Through tenons provide the only ornamentation in this Craftsman-style mirror.
Through tenons join the rails to the stiles of this Craftsman-inspired mirror and provide much of the ornament as well. I began by cutting the rails and stiles to size, then marked the rails for the mortises. I used a straight bit in my plunge router to waste out most of the mortises, then finished up a 1/4″ mortise chisel. I cut the tenons on the tablesaw in multiple passes, then pared them to fit with a rasp and chisel.
With joinery cut, I planed 1/8″ of the rails to vary the thickness of the frame members and bevelled the ends of stiles and rails and routed a rabbet in the back to hold the mirror. Like the hall table it complements, the white oak frame was fumed, then I applied a couple of coats of boiled linseed oil and garnet shellac. I had the mirror cut and bevelled at a local frame shop and put it place in the hall.
A simple hall mirror in the Craftsman style.
We wanted a mirror for our entry way, something to complement the hall table I’d built. There’s a surprising amount of variation in the form–some even doubling as coat hangers with the addition of hooks to the frames, others incorporating drawers for gloves or wallets–but I opted for a very basic design scaled for the space. Two stiles capture the rails in through tenons, the ends of the rails and stiles extending an inch past each other. The rails are slightly thinner than the stiles to create a little visual interest.
A Stickley side table in quartersawn white oak.
Side tables are a useful form, and this Gustav Stickley design is a fine example, its size and shape letting it serve in a variety of locations. Construction is straightforward: half-lap joints join the aprons; the bottom stretchers join the legs with through tenons; and the top stretchers are dovetailed to the legs. I fumed the table with ammonia to darken the oak, then wiped on a couple of coats of boiled linseed oil.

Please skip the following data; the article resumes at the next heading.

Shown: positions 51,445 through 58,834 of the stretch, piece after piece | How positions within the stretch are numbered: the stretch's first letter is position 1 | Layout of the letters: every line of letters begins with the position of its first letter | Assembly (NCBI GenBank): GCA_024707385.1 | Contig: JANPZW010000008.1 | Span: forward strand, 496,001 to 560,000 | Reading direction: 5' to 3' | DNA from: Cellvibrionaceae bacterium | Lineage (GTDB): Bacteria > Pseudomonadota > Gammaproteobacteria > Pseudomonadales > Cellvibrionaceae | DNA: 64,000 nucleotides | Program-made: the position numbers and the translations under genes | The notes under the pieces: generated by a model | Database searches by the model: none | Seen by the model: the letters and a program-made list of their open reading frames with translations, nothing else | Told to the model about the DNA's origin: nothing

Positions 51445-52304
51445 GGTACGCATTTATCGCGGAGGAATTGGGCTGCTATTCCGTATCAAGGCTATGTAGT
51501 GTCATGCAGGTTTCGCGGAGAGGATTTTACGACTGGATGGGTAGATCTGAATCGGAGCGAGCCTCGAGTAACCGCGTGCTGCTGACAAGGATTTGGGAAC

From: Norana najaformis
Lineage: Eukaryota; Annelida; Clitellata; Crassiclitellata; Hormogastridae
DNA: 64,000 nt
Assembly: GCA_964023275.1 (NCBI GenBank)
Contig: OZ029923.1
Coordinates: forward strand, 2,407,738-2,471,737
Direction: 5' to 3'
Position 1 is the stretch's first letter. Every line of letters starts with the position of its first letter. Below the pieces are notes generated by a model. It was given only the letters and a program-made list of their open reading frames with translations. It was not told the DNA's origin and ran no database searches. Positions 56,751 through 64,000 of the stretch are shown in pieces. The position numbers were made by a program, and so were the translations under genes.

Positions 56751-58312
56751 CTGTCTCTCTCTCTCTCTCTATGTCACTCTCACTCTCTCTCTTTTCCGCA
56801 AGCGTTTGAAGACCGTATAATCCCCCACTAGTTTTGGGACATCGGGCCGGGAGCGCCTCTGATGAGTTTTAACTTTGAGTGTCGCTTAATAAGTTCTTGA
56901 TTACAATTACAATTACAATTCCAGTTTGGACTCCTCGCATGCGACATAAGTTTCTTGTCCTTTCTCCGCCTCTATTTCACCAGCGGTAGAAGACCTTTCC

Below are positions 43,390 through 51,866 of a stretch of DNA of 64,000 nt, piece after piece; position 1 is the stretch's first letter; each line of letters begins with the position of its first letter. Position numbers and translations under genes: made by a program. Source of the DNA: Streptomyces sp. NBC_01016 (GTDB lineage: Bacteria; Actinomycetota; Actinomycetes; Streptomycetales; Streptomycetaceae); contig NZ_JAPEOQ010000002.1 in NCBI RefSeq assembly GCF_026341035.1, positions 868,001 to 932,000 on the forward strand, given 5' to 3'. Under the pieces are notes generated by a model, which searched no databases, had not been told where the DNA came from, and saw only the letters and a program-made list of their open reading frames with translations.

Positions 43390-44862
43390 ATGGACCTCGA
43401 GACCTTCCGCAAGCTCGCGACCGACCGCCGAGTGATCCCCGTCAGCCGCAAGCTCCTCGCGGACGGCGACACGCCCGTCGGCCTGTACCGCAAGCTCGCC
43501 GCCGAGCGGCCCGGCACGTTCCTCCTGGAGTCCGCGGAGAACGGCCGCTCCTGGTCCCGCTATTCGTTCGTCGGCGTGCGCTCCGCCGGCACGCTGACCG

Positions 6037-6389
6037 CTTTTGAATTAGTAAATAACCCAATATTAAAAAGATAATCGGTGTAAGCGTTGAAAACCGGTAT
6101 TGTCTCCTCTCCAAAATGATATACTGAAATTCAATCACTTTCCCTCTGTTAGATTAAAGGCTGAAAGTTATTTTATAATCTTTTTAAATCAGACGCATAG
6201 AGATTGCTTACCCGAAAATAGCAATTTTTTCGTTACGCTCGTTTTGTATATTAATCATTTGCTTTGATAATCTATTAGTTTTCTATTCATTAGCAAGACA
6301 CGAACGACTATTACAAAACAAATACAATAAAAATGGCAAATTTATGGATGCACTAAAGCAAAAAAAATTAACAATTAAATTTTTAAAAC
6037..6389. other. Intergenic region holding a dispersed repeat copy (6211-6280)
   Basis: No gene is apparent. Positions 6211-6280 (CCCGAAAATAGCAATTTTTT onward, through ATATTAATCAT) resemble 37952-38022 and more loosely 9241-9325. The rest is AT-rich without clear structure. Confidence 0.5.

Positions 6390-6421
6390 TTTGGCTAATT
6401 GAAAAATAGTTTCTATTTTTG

After three years and approximately 10,000 dishes washed by hand, we finally decided to install a dishwasher. We’d always planned on it–had, in fact, left a bank of drawers empty in anticipation of replacing them–but it was a low priority. The space available wasn’t quite large enough for a 24″ model, limiting our search to 18″ models. As it turns out, the pool of candidates was limited to one cheap model, one mid-range model, and two ridiculously expensive models. A cost-benefit analysis showed spending the money for the mid-range Bosch was worth it for a stainless steel tub, hidden controls, and quiet operation. Continue reading
Construction began with stock preparation. Usually I try to avoid dimensioning stock, but my usual lumber sources don’t carry surfaced quarter-sawn white oak. I thicknessed my stock and set the base material aside to concentrate on the top.
The top is a full inch thick, giving it a pleasant heft and accentuating its horizontal line. I took some time arranging boards until satisfied with the design then glued it up and moved on to the base. Continue reading
A hall table in the Mission style.
One of the things on our “must have” list when home shopping was an entry way; we didn’t want to walk directly into a living room. Our hall isn’t large, but it provides a transitional space between outdoors and in. And it is big enough for a table and chair, a place to put on shoes or take off a coat. While we had space for a table, we didn’t actually have the table. We wanted something in the Craftsman style scaled to the space. A quick check with the tape measure showed something about 40″ w x 36″ h x 14″ d fit the bill. I flipped through the library looking at every example of hall tables and related designs I could find and put together this design in SketchUp.
An inch-thick top gives the table some heft, and the slats and through tenons ally the design with the work of Gustav Stickley. A telescoping webframe supports three drawers while the bottom shelf creates some additional storage and adds another horizontal line to what might otherwise be a very vertical design.